Outdoor flavor cooked indoors
BBQ beef brisket cooked over a slow, smoky fire? Nothing better. But when the weather is cold—as it currently is throughout much of the US—most of us don’t venture outside to tend a smoker or grill.
We’re happy to turn on the oven, though. Which is handy, because brisket “barbecued” in the oven can have flavor that’s almost as good as the outdoor kind. It even takes a bit less time to make. And it requires very little attention from the cook.
That gives you more time to enjoy other things—like chatting with your guests at the annual Super Bowl party. This year, maybe you’ll even get to see the whole game.
Recipe: Oven Slow-Cooked BBQ Beef Brisket
This recipe is a riff off our Oven Slow-Cooked BBQ Spare Ribs and Oven Slow-Cooked BBQ Pulled Pork.
As noted in those recipes, people often use the term “barbecue” for anything cooked outdoors on a Weber. But most of the time, what we’re actually doing is grilling—i.e., cooking meat over relatively high heat. By contrast, when you barbeque meat, you cook it at low heat (typically 200 to 225 degrees F) for several hours. This slow-cooking process infuses the meat with flavor, and breaks down fibrous connective tissues that make some cuts of meat tough.
Fortunately, you can achieve the same degree of tenderness in your oven. And because you don’t have to keep a live fire going at a constant temperature, you can let the barbecue cook largely unattended. The meat will come out tender and flavorful.
This recipe uses a small amount of liquid smoke to help flavor the meat during the cooking process. Good liquid smoke is a natural product, containing nothing but water and natural smoke concentrate. But do read the label; cheaper brands include chemicals you don’t want to use. Warning: As the brisket cooks, your oven will emit a wood-smoke aroma (mild, but distinct). If you’re allergic, or the idea of this smell drifting through your house doesn’t appeal, omit the liquid smoke in Step 5 of the Procedure.
For this recipe, you’ll use a “rub” to season the meat, and it’s best if you apply it the day (or night) before you plan to cook the brisket. You can create your own recipe for the rub, or use one of our favorites, which we describe below.
Preparation time for this recipe (making the rub and applying it to the beef) is about 20 minutes. Then the rubbed brisket needs to rest in the refrigerator overnight before cooking. Cooking time is about 1 to 1½ hours per pound of meat. So this recipe does take a bit of time (though most of it is unattended).
This recipe yields 8 or more generous servings. Leftovers store well in an airtight container in the refrigerator for a few days.
For the rub:
- 3 tablespoons pimentón (smoked Spanish paprika)
- 2 tablespoons dried ground chipotle or ancho chile powder (ancho doesn’t have a smoky flavor, but it’s milder than chipotle)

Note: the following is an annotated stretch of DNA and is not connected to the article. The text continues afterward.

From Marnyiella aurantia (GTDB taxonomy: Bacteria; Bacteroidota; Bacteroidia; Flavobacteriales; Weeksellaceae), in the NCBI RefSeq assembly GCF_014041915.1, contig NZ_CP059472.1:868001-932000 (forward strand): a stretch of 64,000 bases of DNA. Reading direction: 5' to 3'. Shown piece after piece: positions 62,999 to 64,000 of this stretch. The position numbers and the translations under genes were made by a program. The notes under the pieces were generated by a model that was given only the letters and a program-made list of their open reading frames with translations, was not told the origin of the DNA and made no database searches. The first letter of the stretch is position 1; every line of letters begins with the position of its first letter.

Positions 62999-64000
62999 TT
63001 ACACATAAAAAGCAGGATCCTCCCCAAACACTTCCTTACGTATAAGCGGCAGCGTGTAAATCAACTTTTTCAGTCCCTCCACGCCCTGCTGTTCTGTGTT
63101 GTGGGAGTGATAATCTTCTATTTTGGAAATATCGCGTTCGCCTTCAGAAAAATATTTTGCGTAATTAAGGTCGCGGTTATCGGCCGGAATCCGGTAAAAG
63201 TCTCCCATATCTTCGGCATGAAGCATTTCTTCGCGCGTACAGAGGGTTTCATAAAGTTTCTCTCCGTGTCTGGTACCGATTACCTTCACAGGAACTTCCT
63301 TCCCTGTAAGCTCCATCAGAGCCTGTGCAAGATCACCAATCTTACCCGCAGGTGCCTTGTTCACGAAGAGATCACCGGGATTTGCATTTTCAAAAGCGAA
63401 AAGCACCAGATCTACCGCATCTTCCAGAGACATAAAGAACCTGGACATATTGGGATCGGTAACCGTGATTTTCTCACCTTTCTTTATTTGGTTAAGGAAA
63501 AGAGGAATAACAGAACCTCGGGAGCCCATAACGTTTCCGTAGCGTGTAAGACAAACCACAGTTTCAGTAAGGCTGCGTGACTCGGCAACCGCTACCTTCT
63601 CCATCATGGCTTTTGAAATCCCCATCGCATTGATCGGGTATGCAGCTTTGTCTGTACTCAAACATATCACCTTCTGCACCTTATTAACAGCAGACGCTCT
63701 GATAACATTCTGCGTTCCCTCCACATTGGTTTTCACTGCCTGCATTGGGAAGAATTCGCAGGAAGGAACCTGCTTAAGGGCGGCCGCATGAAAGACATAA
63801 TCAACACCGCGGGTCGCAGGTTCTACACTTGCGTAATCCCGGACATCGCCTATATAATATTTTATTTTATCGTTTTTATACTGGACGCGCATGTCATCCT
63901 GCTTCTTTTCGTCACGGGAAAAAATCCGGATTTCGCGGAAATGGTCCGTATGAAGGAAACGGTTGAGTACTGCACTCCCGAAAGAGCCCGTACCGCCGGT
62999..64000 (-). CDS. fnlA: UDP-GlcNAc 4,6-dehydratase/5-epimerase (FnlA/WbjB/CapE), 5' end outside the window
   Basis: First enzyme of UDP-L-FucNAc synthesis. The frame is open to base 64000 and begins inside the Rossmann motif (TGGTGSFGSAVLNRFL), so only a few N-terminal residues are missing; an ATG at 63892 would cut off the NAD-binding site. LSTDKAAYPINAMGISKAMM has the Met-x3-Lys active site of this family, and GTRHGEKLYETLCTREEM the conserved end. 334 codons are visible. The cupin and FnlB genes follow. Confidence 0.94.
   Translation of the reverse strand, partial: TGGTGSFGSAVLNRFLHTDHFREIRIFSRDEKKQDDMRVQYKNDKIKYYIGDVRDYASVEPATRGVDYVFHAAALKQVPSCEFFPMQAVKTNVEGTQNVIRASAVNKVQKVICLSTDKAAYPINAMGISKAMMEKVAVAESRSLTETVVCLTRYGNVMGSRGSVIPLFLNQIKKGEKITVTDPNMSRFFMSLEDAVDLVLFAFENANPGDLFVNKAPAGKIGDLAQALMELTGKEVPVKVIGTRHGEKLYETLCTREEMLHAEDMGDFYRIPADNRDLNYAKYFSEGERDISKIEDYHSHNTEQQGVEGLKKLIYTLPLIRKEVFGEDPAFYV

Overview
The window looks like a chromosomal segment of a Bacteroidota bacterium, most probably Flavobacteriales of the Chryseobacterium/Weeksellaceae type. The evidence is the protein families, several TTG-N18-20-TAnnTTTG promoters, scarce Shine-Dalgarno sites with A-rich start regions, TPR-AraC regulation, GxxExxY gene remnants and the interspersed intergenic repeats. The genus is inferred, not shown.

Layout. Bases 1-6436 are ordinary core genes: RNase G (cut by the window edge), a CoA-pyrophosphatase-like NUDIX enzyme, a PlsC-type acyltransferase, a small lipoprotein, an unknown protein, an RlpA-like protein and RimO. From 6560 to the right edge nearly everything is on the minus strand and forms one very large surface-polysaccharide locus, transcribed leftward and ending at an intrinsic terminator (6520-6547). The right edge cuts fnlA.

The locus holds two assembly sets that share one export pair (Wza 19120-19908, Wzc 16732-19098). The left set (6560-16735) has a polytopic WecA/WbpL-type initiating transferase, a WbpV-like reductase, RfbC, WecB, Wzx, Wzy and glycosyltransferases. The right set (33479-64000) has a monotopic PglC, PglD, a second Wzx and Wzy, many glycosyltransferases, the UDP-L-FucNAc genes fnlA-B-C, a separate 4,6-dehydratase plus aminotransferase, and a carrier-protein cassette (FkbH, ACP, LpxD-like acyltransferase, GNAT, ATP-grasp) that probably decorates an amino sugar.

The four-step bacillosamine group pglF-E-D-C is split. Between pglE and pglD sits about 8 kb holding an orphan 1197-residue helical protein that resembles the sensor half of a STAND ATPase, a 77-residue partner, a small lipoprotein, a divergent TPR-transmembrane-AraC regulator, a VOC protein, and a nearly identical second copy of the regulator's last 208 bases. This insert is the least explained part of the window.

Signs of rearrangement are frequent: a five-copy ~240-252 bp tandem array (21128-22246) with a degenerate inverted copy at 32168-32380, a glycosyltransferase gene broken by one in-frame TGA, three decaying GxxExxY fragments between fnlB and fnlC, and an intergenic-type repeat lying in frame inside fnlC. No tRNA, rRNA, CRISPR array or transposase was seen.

- 1 to 2 tablespoons hickory-smoked salt (to taste—we use 2; see Notes for sources; may substitute table or Kosher salt)
- 2 tablespoons ground black pepper
- 2 tablespoons brown sugar
- 1½ tablespoons garlic powder
- 1½ tablespoons onion powder
- ~1 tablespoon liquid smoke (optional, and not to be included in the rub; apply to the brisket in Step 2 of the Procedure)
- ~4 pounds beef brisket, preferably USDA Choice grade or better (flat cut is our preference; see Notes)
- 3 to 5 cups hot beef broth (or hot water; see Notes)
- ¼ cup additional liquid smoke (optional, but it does add some extra flavor)
Steps 1 through 3 should be accomplished several hours before you plan to start cooking the brisket. Ideally, the rub-coated, uncooked beef brisket should rest in the fridge overnight.
- The night before you want to cook the brisket, prepare the rub: Combine all ingredients except the liquid smoke, then mix thoroughly until well blended.
- Coat the beef brisket: Remove the brisket from its packaging. Rinse and pat dry. One side of the brisket usually has a layer of fat on it (called the fat cap). Trim off most of the fat cap, but leave about ¼ inch on. If using the optional liquid smoke, pour about half a tablespoon on the fat side and rub it in with your hands. Turn the brisket over, add another ½ tablespoon liquid smoke and rub it in. Next, with your hands, pat the rub onto all sides of the brisket (more on the meatier side, but make sure the fat side receives a good share too). You’ll want to use at least ¼ cup of rub, but use more if you wish (see Notes). Reserve any unused rub for another purpose.
- Place the brisket in a heavy-gauge food-storage bag (we use 2-gallon freezer bags), squeeze out as much air as possible, and fasten the top of the bag. Refrigerate the brisket overnight.
- Half an hour before you want to begin cooking the brisket, preheat the oven to 250 degrees F and remove the brisket from the refrigerator (so it can warm up).
- Place a wire rack in the bottom of a roasting pan (preferably a pan that’s just large enough to hold the brisket). If you don’t have a wire rack, roll a sheet or two of aluminum foil between your hands, forming a “snake” that you can place (in zig-zag configuration) in the bottom of the roasting pan. Add hot beef broth or water until it’s about halfway up the legs of the rack (you don’t want the broth/water to touch the beef, which will sit on the rack). Add ¼ cup of liquid smoke to the broth/water. (Again, as the brisket cooks, your oven will emit a wood-smoke aroma, so skip the liquid smoke if this doesn’t appeal to you. But do include the broth or water—it helps keep the beef moist.)
- Place the beef brisket on the wire rack, fat-cap side up (again, make sure it doesn’t touch the broth or water). Tent the brisket and the rack with a sheet of aluminum foil, crimping around the edges to keep steam from escaping. Place the roasting pan in the oven and set a timer for 3 hours.
- At the 3-hour mark, remove the foil. Insert the probe of an instant-read thermometer to determine how the brisket is coming along (you want it to reach at least 200 degrees F; we often cook it to 205 degrees F, sometimes a bit higher than that). If the brisket is not done yet, return it to the oven until it reaches the appropriate temperature (leaving the foil off).
- Timing note: Total cooking time is usually 1 to 1½ hours per pound, but start checking after 1 hour per pound. If the beef is taking too long to cook, you can increase the oven temperature to 300 - 325 degrees F to hurry things along. In some cases, brisket will cook a bit faster than you expect it to. If that happens, turn the oven down to 225 (or even 200) degrees F.